• Validate the individual’s strengths, abilities, and talents.  Assure them that they are much better suited for another position or field where their abilities would be better utilized.  Let them know that remaining at a job where they constantly struggle just to get by, and where their real talents are not being developed only traps them in a life of stress and mediocrity.
  • Allow the individual to ask questions.  It is all right to engage in conversation for clarification, but be aware that the individual may begin to make excuses, try to manipulate for another chance, and even get angry.
  • Remember, the decision to terminate has already been made.  This is not a negotiation meeting.

Note: Once they have been informed of termination, the individual must never be left alone.  Even the most accepting employee can suddenly turn resentful or even hostile.

  • Offer (don’t force) discussion on what field or job where their talents may best be used and in which they would have a higher opportunity for success.  Offer discussion on resources for job or career searching, possible schooling, and degrees or certification.
  • Ask the individual to return all company property.
  • Ask the individual for computer and email passwords and any codes for cell phones or any other piece of equipment to which another employee will need access.
  • Allow the individual to choose who at the meeting they would like to accompany them to Human Resources or Personnel to complete necessary arrangements for payroll (unused vacation time, accrued sick time, advanced payments, unpaid commissions, expense account reimbursement, etc.), benefits (health, life, retirement, etc.), and COBRA (Consolidated Omnibus Budget Reconciliation Act of 1980) information.  The individual should also give written permission for you to provide reference information should you be contacted by potential employers.

Note: Contact HR or Personnel before hand and have   them ready to receive the individual.  I don’t want a person sitting around stewing, becoming frustrated, irritable, and possibly causing a scene.  The objective is to get the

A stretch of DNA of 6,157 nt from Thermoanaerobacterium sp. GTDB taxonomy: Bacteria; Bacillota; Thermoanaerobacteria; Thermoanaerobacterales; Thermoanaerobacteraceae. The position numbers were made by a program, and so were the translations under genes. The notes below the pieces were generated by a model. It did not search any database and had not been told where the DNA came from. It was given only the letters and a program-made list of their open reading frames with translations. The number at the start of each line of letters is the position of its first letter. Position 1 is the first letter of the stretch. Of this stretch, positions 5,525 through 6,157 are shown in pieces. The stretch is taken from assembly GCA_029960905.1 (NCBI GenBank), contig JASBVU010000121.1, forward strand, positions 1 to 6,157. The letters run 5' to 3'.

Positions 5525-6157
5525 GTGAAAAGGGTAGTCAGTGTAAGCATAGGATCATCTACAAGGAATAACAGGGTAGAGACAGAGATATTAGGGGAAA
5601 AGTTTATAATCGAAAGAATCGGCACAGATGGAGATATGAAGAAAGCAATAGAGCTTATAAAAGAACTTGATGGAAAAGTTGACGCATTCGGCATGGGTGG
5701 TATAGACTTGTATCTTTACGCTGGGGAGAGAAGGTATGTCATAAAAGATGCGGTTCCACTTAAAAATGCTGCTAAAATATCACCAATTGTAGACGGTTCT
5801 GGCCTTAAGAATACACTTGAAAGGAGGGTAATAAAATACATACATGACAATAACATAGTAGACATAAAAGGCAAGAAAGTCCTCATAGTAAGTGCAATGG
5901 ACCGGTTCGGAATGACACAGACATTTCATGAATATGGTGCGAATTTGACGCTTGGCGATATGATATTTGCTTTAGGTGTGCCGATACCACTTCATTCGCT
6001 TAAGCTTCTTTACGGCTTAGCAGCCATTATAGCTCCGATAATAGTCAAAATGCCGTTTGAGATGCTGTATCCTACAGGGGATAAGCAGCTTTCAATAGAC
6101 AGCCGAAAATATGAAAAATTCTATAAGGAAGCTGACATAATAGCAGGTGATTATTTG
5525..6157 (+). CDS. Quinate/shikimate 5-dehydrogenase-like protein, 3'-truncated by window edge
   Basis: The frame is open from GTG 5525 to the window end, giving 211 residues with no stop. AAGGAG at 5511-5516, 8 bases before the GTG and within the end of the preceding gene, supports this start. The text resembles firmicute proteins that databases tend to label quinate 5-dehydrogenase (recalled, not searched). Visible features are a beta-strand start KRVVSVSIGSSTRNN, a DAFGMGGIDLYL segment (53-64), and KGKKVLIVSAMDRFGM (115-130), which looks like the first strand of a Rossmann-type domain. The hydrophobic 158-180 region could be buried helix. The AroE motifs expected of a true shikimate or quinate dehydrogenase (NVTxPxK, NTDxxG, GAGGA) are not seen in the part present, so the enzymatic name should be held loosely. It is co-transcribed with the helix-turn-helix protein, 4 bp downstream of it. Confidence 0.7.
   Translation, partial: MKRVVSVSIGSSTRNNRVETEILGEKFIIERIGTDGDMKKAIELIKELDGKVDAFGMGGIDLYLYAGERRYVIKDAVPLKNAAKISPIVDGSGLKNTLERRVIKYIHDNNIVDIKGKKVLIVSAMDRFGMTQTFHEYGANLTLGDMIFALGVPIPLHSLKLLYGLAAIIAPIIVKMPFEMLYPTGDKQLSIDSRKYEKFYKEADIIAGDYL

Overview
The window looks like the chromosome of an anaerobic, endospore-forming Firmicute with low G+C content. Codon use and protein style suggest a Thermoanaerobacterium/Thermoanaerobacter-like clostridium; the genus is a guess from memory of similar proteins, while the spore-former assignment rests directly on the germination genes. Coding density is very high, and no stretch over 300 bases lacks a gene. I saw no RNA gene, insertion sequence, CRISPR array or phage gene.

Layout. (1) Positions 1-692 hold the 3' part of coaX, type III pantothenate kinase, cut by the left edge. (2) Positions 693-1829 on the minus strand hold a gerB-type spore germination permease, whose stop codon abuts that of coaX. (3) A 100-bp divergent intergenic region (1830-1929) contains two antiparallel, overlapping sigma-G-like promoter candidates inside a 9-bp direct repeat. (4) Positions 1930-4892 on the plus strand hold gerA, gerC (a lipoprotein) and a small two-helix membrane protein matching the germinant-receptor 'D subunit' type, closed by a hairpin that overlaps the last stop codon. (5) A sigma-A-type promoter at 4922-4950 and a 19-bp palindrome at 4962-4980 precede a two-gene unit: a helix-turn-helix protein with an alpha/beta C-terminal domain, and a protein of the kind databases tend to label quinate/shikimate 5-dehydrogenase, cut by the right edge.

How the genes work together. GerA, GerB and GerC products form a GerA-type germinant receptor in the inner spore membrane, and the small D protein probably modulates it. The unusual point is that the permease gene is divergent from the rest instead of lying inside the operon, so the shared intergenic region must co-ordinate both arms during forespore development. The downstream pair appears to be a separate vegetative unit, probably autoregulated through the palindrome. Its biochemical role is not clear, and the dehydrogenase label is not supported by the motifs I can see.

individual out smoothly and quickly.  Once a person is told he is terminated, show them respect and dignity, but do not allow them to loiter.  The longer they remain, the more sympathy and support they will get from well-meaning rescuers.

  • Allow the individual to choose whether they would like to collect their personal belongings now or after hours.  If they choose now, have someone accompany them.

In termination for inability to perform, it is appropriate to allow the individual to converse with other employees.  This will help facilitate closure for both parties.  But be cautious.

It is important the individual be accompanied and closely monitored from the time they are informed of termination until the time they leave the premises.  The person monitoring must be vigilant in detecting any negativity, resentment, or possible hostility exhibited by the individual.  If the individual displays any unhealthy attitudes or behaviors he or she should be immediately escorted from the premises.

I want a terminated employee to have an opportunity to say good-bye to peers and colleagues if the individual is positive and appreciative of their experience of Open Heaven (and most are), but once again, my primary duty is to protect my staff.

*          *          *          *          *

In conclusion, Manager as Counselor is one of the most involved, difficult, complicated, and yet, rewarding roles of someone who Manages from the Heart.  As explained in chapter 1, counseling is an “art,” which is nurtured and cultivated over time.  As a manager develops his or her counseling skills and techniques, he or she will inspire trust, honesty, openness, and allegiance in the people he/she works with.

– excerpt from “The Art of Counseling Staff”

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September 26, 2011 - Posted by | Counseling Techniques, Leadership Skills, Manager Development Tools, Mentoring, Personal Development | , , , , , , ,